Cello Concerto (Kraft)

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The Cello Concerto Nr. 1 in C Major (Op.4) is a cello concerto by Antonín Kraft.

Front cover of the first edition of the First Cello Concerto in C Major by Anton Kraft (1805) Leipzig Publ. Breitkopf & Härtel Plate 283

The C Major Cello Concerto Nr. 1 was first published by Breitkopf & Härtel in Leipzig the year 1805 (Plate Nr. 283).

The concerto bears the title Premier Concerto Pour le Violoncelle composé et dédié à Monsieur le Comte Maurce de Fries chambellan SMJ (Sa Majesté Imperiale) par Antoine Kraft Executé par son Fils Nicolaus Antoine Kraft au Théatre imperial (Tous les deux, Violoncelles de S.A.S. le Prince régnant de Lobkowitz Oeuvr. 4 L.1. Dir. 2. Rthl. à Leipsic chez Breitkopf et Härtel[1]

The dedicatee of the Concerto is Moritz von Fries, who was the weathiest man in the Monarchy at that time, and through his personal contact and financing allowed its publication and performance. The concerto was regularly performed at the imperial Theatre in Vienna Burgtheater by his son Nikolaus Kraft (named after Prince Nikolaus Esterhazy).[2] Both father Antonin Kraft and his son Nikolaus were principal cellists at the orchestra of Prince Joseph Franz von Lobkowitz and premiered several of Beethoven's symphonies, for instance the 3rd Symphony (also premiered in 1805) that starts with the theme on the cellos.[3]

Old imperial theatre (Burgtheater), built in 1748 and destroyed at the end of the 19th century

The concerto was played on tour all over Europe, and was a much appreciated work at that time. The personal copy of Friedrich Grützmacher of the Concerto is to be found at the Sächsische Landesbibliothek. Grützmacher was a pupil of Bernhard Romberg who was himself a pupil of Franz Xaver Hammer (also called Marteau or sometimes Mardeau) and Antonin Kraft.

The second edition of the work was printed in 1961 in Prague by Státní hudební nakladatelství Praha (now editio Supraphon) SHV, 1961. Plate H 3296. This edition was heavily revised by Josef Chuchro.

Inside of the old Burgtheater, Painting by Gustav Klimt. The painting is so detailed that it is possible to identify the persons in the audience.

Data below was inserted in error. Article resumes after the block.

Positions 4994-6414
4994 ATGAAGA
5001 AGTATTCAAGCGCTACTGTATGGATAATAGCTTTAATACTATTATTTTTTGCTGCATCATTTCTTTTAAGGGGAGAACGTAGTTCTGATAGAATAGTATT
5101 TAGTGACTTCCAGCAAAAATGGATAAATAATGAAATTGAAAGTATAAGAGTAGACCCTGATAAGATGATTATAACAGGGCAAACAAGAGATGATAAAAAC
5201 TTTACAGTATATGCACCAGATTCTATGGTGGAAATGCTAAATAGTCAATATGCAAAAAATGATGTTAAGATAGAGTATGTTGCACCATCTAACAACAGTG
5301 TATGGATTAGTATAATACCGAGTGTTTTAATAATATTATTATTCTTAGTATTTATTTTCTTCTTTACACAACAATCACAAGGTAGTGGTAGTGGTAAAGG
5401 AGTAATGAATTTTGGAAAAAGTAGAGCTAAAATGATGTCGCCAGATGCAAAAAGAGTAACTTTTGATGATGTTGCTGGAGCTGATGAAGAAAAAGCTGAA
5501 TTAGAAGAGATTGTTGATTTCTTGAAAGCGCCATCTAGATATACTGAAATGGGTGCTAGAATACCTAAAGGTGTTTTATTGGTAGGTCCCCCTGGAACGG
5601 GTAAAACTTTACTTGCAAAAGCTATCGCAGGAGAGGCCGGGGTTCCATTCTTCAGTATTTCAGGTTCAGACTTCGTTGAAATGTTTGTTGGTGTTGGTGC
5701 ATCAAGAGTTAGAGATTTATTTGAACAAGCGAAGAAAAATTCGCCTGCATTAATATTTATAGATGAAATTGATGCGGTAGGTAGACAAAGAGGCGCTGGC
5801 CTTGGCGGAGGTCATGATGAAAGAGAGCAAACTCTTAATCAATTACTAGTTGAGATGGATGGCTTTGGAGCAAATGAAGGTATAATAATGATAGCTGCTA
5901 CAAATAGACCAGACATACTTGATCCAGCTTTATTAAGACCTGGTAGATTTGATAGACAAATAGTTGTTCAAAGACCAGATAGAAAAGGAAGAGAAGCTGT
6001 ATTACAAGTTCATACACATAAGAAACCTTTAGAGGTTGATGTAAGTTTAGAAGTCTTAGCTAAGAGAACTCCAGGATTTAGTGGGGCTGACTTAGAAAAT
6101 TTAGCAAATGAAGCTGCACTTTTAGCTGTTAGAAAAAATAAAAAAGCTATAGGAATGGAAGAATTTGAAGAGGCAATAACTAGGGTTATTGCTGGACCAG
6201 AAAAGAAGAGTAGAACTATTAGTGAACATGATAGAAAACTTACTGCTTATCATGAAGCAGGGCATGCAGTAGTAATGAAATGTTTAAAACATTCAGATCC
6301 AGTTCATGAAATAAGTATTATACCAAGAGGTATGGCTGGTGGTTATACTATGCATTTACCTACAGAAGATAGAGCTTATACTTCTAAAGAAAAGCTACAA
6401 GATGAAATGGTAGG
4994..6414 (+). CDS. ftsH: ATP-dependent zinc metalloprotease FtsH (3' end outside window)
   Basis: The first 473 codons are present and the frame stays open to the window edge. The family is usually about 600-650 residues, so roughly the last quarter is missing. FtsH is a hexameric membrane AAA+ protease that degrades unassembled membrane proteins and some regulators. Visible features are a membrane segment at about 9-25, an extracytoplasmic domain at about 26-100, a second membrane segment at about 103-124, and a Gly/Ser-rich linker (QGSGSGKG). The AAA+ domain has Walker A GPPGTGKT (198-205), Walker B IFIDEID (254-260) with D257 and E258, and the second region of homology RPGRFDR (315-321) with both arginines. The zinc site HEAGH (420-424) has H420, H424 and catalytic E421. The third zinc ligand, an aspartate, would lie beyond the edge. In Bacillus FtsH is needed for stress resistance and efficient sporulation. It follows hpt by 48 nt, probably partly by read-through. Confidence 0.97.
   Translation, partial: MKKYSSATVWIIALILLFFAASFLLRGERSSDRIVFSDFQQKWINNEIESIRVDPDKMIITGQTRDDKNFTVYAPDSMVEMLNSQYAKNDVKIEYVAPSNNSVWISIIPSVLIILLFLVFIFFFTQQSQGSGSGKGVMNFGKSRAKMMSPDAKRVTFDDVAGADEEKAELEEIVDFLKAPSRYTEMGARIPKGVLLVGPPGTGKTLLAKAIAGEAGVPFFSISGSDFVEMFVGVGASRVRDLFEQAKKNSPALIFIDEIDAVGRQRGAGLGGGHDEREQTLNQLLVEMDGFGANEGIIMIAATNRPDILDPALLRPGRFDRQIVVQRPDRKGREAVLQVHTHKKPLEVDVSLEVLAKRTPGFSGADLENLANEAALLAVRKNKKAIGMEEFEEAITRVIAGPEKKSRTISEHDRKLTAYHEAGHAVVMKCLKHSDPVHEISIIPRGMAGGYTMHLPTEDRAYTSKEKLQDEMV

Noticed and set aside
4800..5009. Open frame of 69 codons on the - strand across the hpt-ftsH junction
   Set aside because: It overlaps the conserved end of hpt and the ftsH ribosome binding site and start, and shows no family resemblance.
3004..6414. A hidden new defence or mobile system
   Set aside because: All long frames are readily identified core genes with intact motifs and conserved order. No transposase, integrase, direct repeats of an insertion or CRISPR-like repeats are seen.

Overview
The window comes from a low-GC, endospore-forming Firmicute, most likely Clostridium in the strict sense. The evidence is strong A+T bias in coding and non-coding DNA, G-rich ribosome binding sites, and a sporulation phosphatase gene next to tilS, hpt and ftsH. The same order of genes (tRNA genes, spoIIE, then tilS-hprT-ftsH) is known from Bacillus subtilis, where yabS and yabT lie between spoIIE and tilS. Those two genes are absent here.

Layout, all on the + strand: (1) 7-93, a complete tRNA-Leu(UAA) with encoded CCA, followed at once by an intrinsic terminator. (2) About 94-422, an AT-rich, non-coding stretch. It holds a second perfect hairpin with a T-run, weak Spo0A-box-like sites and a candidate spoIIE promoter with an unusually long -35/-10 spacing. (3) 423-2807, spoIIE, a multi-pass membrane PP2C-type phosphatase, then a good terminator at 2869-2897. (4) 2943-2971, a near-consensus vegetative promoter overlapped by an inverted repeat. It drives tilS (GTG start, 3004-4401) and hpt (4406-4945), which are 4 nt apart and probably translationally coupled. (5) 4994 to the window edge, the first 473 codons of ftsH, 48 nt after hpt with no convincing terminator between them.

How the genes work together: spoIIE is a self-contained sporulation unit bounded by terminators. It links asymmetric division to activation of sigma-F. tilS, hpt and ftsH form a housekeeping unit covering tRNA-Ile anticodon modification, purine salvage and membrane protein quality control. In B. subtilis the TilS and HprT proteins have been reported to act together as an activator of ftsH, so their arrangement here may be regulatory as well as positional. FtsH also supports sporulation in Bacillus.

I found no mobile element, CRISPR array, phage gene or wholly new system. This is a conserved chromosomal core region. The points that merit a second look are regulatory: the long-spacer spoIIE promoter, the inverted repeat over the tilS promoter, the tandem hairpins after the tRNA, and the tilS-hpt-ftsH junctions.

Kraft was principal cellist under Joseph Haydn in Prince Nikolaus Esterházy's orchestra from 1778 until 1790. Antonin Kraft along with his son Nikolaus joined the orchestra of Count Anton Grassalkovich in Bratislava in 1790 as first cellist. Kraft became a member of the Schuppanzigh Quartet founded in 1792 in the salon of Prince Karl Lichnowský,[4] then from 1796 he was employed in Prince Lobkowicz's orchestra. The cello parts to Haydn's D major Cello Concerto and Beethoven's Triple Concerto, Op.56 were written to fit his technique.[5] Haydn's D Major Cello Concerto was attributed to Kraft for almost a century.

Antonin Kraft was also a composition student of Haydn and played chamber music with all major musicians of that time, notably also the premiere of the Divertimento in E-flat major, K.563 by Mozart in Dresden on April 13, 1789 (follow up concerts in Leipzig and Berlin) with Anton Teyber taking the violin part, Mozart playing viola and himself playing cello.[6] In 1792 Ludwig van Beethoven established permanent residence in Vienna, and he soon made the acquaintance of Kraft. Both artists were bound by a friendship that lasted until Kraft’s death. He was also first cellist in the Vienna opera.[7]

Recordings[edit]

  • Anner Bylsma, cello. With the Tafelmusic Orchestra. (Harmonia Mundi Label)

External links[edit]

References[edit]

  1. ^ Front cover of the first edition of the First Cello Concerto in C Major by Anton Kraft (1805) Leipzig Publ. Breitkopf & Härtel Plate 283
  2. ^ Front cover of the first edition of the First Cello Concerto in C Major by Anton Kraft (1805) Leipzig Publ. Breitkopf & Härtel Plate 283
  3. ^ Front cover of the first edition of the First Cello Concerto in C Major by Anton Kraft (1805) Leipzig Publ. Breitkopf & Härtel Plate 283
  4. ^ http://www.rozhlas.cz/klasika/composers/_zprava/antonin-anton-kraft--1325082
  5. ^ The Hutchinson Concise Dictionary of Music by Barrie Jones 1999
  6. ^ Deutsch, Otto Erich (1965). Mozart: A Documentary Biography. Stanford, CA: Stanford University Press. pp. 323, 339–40, 346, 562. OCLC 8991008
  7. ^ http://www.rozhlas.cz/klasika/composers/_zprava/antonin-anton-kraft--1325082